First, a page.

Monday, 14 April 2014

Silly Putty ingredient promotes stem cell growth

Researchers cultured stem cells on ultrafine carpets made
of  microscopic posts of a key ingredient in Silly Putty.
Credit: Ye Tao, Rose Anderson, Yubing Sun, Jianping Fu
The sponginess of the environment where human embryonic stem cells are growing affects the type of specialized cells they eventually become, a new study shows.

The researchers coaxed human embryonic stem cells to turn into working spinal cord cells more efficiently by growing the cells on a soft, ultrafine carpet made of a key ingredient in Silly Putty.

This study is the first to directly link physical, as opposed to chemical, signals to human embryonic stem cell differentiation. Differentiation is the process of the source cells morphing into the body’s more than 200 cell types that become muscle, bone, nerves, and organs, for example.

Jianping Fu, assistant professor of mechanical engineering at University of Michigan, says the findings raise the possibility of a more efficient way to guide stem cells to differentiate and potentially provide therapies for diseases such as amyotrophic lateral sclerosis (Lou Gehrig’s disease), Huntington’s, or Alzheimer’s.

In the specially engineered growth system—the ‘carpets’ Fu and his colleagues designed—microscopic posts of the Silly Putty component polydimethylsiloxane serve as the threads. By varying the post height, the researchers can adjust the stiffness of the surface they grow cells on. Shorter posts are more rigid—like an industrial carpet. Taller ones are softer—more plush.

"CARPET" FOR STEM CELLS
The team found that stem cells they grew on the tall, softer micropost carpets turned into nerve cells much faster and more often than those they grew on the stiffer surfaces.

After 23 days, the colonies of spinal cord cells—motor neurons that control how muscles move—that grew on the softer micropost carpets were four times more pure and 10 times larger than those growing on either traditional plates or rigid carpets.

“This is extremely exciting. To realize promising clinical applications of human embryonic stem cells, we need a better culture system that can reliably produce more target cells that function well. Our approach is a big step in that direction, by using synthetic microengineered surfaces to control mechanical environmental signals.” said Fu.

NEW NERVE CELLS?
Fu is collaborating with doctors at the University of Michigan Medical School. Eva Feldman, professor of neurology, studies amyotrophic lateral sclerosis, or ALS. It paralyzes patients as it kills motor neurons in the brain and spinal cord.

Researchers like Feldman believe stem cell therapies—both from embryonic and adult varieties—might help patients grow new nerve cells. She’s using Fu’s technique to try to make fresh neurons from patients’ own cells. At this point, they’re examining how and whether the process could work, and they hope to try it in humans in the future.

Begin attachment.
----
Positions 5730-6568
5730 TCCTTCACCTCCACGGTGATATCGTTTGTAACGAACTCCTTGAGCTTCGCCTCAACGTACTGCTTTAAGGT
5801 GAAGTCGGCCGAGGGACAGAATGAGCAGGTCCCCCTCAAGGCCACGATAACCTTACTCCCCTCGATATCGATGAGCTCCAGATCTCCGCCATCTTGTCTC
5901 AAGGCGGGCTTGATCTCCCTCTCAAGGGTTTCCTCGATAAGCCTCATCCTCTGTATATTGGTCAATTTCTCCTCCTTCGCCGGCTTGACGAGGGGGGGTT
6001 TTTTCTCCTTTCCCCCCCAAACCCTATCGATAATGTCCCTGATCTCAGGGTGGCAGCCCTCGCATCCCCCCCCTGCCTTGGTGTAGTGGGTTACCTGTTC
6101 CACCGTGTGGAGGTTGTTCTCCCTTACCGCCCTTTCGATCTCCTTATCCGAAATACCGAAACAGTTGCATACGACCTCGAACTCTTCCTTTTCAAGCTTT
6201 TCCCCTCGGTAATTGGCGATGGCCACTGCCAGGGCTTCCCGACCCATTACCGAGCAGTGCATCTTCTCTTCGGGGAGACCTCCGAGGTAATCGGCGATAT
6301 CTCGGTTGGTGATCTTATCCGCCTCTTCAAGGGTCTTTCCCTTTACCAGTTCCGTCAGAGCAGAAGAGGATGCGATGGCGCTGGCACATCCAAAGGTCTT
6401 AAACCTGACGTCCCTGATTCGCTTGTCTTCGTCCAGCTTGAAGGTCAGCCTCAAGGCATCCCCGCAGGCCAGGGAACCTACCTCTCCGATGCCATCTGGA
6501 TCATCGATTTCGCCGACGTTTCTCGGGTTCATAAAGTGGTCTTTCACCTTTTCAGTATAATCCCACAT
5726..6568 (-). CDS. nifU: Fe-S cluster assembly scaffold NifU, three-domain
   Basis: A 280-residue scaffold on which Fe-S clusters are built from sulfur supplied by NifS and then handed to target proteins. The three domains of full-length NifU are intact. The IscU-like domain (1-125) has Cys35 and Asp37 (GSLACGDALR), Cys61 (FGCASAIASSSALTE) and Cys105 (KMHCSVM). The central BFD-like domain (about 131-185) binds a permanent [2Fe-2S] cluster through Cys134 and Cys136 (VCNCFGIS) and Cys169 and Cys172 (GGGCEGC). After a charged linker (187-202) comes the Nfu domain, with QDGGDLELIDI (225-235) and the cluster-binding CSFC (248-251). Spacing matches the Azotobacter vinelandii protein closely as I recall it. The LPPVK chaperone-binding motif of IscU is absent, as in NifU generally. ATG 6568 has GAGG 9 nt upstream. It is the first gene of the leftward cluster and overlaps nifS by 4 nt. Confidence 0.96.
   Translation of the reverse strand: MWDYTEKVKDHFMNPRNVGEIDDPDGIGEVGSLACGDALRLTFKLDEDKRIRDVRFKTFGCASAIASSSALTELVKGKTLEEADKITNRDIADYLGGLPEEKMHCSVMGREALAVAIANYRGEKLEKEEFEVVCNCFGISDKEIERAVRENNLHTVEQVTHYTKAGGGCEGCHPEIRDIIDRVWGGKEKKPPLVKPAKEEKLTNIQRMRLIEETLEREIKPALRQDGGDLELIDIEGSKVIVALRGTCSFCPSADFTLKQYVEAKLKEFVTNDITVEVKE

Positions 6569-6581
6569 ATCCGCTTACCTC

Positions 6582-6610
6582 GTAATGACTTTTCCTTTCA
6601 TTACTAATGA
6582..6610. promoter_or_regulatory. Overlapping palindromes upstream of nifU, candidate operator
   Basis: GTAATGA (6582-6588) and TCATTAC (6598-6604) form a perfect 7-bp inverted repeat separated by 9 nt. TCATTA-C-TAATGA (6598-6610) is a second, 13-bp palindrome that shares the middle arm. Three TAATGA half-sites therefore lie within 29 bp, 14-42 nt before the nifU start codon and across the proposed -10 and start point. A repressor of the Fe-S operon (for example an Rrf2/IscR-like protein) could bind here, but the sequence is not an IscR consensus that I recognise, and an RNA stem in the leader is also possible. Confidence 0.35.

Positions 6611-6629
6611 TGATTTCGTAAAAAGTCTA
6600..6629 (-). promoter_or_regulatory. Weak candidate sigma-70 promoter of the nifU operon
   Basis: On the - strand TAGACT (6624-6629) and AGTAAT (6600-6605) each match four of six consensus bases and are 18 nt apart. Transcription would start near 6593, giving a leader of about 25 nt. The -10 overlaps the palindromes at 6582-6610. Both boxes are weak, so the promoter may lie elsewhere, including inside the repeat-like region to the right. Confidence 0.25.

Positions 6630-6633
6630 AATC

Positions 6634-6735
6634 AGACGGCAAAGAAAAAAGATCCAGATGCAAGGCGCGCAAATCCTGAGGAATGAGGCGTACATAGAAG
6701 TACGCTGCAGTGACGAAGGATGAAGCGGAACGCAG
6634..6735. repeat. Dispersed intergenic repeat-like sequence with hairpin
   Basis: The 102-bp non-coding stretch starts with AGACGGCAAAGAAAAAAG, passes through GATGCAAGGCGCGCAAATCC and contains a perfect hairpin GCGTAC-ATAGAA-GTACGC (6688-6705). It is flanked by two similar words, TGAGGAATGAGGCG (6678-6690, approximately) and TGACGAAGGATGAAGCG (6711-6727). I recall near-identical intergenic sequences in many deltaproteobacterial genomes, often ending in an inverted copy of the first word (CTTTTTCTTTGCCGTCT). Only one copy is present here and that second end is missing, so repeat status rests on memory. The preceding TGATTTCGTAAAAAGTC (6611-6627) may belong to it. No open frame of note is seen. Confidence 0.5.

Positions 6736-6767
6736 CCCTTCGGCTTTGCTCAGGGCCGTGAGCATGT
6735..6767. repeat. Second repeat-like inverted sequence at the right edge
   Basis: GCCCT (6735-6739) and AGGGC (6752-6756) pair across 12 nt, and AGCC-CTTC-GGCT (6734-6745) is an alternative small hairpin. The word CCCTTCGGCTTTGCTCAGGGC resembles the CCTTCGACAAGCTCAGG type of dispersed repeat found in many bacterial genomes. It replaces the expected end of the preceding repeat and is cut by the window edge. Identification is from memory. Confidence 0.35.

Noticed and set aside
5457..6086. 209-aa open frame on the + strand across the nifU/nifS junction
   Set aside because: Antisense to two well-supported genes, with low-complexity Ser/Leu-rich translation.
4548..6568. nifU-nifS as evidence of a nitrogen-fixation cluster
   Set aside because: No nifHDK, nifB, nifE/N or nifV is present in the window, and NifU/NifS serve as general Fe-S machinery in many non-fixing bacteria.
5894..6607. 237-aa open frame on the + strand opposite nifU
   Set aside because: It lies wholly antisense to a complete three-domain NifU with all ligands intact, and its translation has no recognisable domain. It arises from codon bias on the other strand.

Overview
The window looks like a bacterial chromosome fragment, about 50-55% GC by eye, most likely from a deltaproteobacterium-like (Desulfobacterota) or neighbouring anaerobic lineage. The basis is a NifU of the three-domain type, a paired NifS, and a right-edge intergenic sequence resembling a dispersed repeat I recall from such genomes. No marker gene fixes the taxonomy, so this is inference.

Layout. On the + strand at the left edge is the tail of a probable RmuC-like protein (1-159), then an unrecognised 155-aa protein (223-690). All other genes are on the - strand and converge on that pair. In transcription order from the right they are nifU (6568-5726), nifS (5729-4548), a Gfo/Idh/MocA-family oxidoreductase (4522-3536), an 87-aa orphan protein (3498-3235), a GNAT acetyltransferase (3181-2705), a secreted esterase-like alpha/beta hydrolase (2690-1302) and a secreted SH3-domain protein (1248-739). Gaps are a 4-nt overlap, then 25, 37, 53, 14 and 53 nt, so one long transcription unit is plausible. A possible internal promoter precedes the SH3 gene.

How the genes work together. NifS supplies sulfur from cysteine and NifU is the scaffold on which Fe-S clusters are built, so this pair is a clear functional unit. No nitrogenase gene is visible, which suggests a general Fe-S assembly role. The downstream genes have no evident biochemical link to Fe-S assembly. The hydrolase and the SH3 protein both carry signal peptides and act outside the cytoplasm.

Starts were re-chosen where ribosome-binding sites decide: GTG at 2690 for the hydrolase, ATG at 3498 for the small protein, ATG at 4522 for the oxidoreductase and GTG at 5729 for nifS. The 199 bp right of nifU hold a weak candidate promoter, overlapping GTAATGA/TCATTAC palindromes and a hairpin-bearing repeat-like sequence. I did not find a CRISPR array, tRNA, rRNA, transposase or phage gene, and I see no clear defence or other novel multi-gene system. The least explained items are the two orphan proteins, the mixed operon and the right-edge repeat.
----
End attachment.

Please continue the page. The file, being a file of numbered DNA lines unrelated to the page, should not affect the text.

“Professor Fu and colleagues have developed an innovative method of generating high-yield and high-purity motor neurons from stem cells. For ALS, discoveries like this provide tools for modeling disease in the laboratory and for developing cell-replacement therapies.” said Feldman.

SIGNALING PATHWAY
The researchers verified that the new motor neurons they obtained on soft micropost carpets showed electrical behaviors comparable to those of neurons in the human body.

They also identified a signaling pathway involved in regulating the mechanically sensitive behaviors. A signaling pathway is a route through which proteins ferry chemical messages from the cell’s borders to deep inside it. The pathway they zeroed in on, called Hippo/YAP, is also involved in controlling organ size and both causing and preventing tumor growth.

Fu says his findings could also provide insights into how embryonic stem cells differentiate in the body.

“Our work suggests that physical signals in the cell environment are important in neural patterning, a process where nerve cells become specialized for their specific functions based on their physical location in the body.” he said.

References
http://www.futurity.org
- Sun, Y., Yong, K., Villa-Diaz, L., Zhang, X., Chen, W., Philson, R., Weng, S., Xu, H., Krebsbach, P., & Fu, J. (2014). Hippo/YAP-mediated rigidity-dependent motor neuron differentiation of human pluripotent stem cells Nature Materials DOI: 10.1038/nmat3945

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